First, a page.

Personalized medicine is one of the emerging approaches to improving disease treatment & prevention by taking individual variability in the genes, environment, and lifestyle. This approach allows healthcare professionals and researchers to depict which treatment & prevention strategies would work for a particular disease in a particular group of people. Preventive or therapeutic interventions can then be directed to those who benefit the most from targeted intervention, maximizing benefit and minimizing cost and complications. The personalized or precision medicine medical treatment model considers individual differences in patients’ genomes, environments, and lifestyles. It allows doctors & medical researchers to customize healthcare for patients with medical decisions, practices, and products. Most organizations conducting precision medicine have been focusing on cancer. Additionally, precision medicine is being conducted in other areas, such as neurological and cardiovascular diseases.
The personalized medicine approach for patients can be challenging as it is difficult to design an effective treatment plan for a medically complex patient. Using real-world data is proven to speed up the transition to precision medicine. It enables researchers to go beyond the scope of traditional clinical trials with real-world data while obtaining insights from the information collected in routine clinical care. Researchers can use RWD to determine which medications are best suited for specific patients, resulting in more personalized therapy and better outcomes.
The value-based care model has also emerged as an alternative and potential replacement for the volume-based or fee-for-service reimbursement model. This model provides individuals better care, improves population health, and reduces healthcare costs. Utilizing real-world data in a value-based care model where pay-for-value is prioritized helps prove whether the medicine delivers the same patient outcomes as demonstrated in randomized controlled trials.
The CMS introduced an array of value-based care models, such as the Medicare Shared Savings Program, patient-centered medical homes, and the pioneer Accountable Care Organization (ACO) model. In turn, private payers have adopted similar accountable, value-based care models. The FDA recognizes that real-world evidence can make America’s healthcare system more competitive & efficient as validated outcome measures based on real-world data are incorporated into value-based payment contracts. Value-based payment arrangements rely on a mix of objective and measurable patient outcomes associated with product use and cost data. Historically, payers have had very little information beyond cost and utilization data from their claims systems and the results of clinical trials—many of which do not measure meaningful long-term outcomes and resource use—to inform decision-making on payment for novel drugs and biologics.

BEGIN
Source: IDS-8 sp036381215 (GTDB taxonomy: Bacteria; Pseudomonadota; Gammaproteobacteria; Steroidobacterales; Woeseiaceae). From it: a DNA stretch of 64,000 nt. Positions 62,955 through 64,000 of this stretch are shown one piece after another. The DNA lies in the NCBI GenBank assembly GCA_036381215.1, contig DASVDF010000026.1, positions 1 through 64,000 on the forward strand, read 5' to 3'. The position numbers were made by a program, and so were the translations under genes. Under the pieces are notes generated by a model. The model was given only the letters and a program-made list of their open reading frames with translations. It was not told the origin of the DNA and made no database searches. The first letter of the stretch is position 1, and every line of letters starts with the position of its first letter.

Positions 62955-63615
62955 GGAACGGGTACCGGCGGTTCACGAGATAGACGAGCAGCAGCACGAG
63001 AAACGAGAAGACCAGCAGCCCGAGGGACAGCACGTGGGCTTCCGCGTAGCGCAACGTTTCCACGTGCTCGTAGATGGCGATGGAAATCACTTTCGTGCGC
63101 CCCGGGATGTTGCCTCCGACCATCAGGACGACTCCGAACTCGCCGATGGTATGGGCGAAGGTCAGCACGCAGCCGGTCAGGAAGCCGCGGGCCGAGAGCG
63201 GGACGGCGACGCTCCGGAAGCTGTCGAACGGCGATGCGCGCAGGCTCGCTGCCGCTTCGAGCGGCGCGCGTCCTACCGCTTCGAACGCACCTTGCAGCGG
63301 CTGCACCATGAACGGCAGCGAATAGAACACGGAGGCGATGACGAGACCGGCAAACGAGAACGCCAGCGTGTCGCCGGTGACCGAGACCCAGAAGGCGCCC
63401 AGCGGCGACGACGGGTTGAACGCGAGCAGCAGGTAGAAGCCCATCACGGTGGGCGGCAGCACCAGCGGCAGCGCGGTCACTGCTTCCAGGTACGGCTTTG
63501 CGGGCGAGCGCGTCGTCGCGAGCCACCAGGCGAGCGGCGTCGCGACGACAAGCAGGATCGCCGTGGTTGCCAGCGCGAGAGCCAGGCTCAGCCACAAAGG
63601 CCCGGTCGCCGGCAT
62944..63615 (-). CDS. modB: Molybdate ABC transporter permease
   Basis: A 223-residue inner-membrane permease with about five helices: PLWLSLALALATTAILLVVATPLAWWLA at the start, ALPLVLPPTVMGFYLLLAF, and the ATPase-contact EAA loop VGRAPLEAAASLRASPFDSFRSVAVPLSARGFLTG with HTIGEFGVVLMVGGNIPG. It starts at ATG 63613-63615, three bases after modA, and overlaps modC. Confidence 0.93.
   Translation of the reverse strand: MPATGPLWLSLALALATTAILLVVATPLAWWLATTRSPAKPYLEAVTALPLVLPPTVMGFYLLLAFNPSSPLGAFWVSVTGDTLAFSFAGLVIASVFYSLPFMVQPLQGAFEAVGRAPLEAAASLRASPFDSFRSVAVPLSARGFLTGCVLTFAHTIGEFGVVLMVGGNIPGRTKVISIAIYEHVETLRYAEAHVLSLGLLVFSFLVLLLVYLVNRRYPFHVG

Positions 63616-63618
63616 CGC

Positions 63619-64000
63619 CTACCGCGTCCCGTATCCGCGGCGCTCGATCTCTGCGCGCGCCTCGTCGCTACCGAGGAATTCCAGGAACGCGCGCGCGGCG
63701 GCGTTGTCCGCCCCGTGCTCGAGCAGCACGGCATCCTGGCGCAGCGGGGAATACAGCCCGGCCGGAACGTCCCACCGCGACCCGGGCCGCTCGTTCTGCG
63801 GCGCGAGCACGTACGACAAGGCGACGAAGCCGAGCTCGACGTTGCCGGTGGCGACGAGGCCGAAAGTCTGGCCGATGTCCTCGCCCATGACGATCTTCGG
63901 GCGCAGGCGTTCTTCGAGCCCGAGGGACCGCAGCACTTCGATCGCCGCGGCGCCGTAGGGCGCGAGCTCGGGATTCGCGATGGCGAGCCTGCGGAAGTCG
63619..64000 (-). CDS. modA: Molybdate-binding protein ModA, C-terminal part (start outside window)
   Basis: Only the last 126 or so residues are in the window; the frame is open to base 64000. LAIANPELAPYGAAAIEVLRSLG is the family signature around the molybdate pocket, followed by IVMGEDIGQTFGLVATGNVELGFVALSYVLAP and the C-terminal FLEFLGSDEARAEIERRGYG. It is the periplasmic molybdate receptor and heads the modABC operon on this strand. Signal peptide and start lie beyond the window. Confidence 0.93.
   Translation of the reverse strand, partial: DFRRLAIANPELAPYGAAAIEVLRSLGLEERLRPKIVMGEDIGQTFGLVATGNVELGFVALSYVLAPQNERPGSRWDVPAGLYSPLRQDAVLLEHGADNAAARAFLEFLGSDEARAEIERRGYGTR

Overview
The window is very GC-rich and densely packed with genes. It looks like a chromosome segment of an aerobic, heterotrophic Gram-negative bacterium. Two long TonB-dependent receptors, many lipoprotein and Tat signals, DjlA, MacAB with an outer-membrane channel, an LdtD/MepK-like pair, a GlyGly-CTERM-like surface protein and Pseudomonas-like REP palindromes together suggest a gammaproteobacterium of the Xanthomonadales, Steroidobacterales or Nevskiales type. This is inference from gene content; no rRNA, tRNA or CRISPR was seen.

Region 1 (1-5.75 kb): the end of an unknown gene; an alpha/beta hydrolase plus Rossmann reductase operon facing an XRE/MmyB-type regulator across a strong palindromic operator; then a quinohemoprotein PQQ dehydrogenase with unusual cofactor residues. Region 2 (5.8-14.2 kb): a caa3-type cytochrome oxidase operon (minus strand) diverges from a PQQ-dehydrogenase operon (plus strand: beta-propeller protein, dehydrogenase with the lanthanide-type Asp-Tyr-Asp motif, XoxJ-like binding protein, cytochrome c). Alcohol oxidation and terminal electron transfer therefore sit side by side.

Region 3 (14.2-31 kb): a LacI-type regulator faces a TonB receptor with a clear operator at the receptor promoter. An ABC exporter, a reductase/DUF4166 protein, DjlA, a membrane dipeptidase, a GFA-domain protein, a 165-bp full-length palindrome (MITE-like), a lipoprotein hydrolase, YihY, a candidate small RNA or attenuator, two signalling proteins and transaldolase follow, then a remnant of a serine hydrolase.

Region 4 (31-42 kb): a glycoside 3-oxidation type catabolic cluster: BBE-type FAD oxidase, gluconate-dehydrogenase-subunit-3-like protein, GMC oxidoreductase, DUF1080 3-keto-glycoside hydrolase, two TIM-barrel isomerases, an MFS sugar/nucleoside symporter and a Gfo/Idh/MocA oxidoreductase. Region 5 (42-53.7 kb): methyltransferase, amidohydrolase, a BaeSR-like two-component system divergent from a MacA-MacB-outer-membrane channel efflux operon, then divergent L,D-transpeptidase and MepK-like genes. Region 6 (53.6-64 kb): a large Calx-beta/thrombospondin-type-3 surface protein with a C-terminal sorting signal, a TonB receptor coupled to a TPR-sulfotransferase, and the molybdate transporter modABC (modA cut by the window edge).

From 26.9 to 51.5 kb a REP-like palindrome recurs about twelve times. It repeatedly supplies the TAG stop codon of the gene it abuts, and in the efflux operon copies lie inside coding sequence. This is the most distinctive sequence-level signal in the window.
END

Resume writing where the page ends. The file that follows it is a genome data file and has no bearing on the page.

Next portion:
Apart from the U.S., Europe, and other developed countries, many developing countries are also exploring the global paradigm shift towards a value-based healthcare model. Several discussions, events, and conferences are being held on value-based care worldwide to check its feasibility, promote its advantages, formulate policies, and discuss the opportunities and challenges. Some of the major summits held in recent years include the 5th Annual Value-Based Care Summit 2020 (Boston, October 2020), Value-Based Care Summit (Chicago, June 2017), 3M’s Value-based Care Conference (Chicago, September 2016), and Value-Based Healthcare in Europe (London, March 2016).
Value-based care is a challenging transformational journey but rapidly gaining traction globally. The value-based mindset helps R&D to design trials, including measurement of cost-effectiveness. The trials also help evaluate the burden of illness during the preliminary stages of drug development and develop value propositions based on real-world data outcomes, such as quality of life, productivity, absenteeism, and frequency of clinical events. Using real-world data and its evidence is a key element for transitioning to value-based care. Thus, increasing focus on personalized and value-based healthcare will drive real-world data market growth during the forecast period. Thus, the global real-world data market is projected to grow at a CAGR of 8.2% to reach $2.00 billion by 2029, according to Meticulous Research®.
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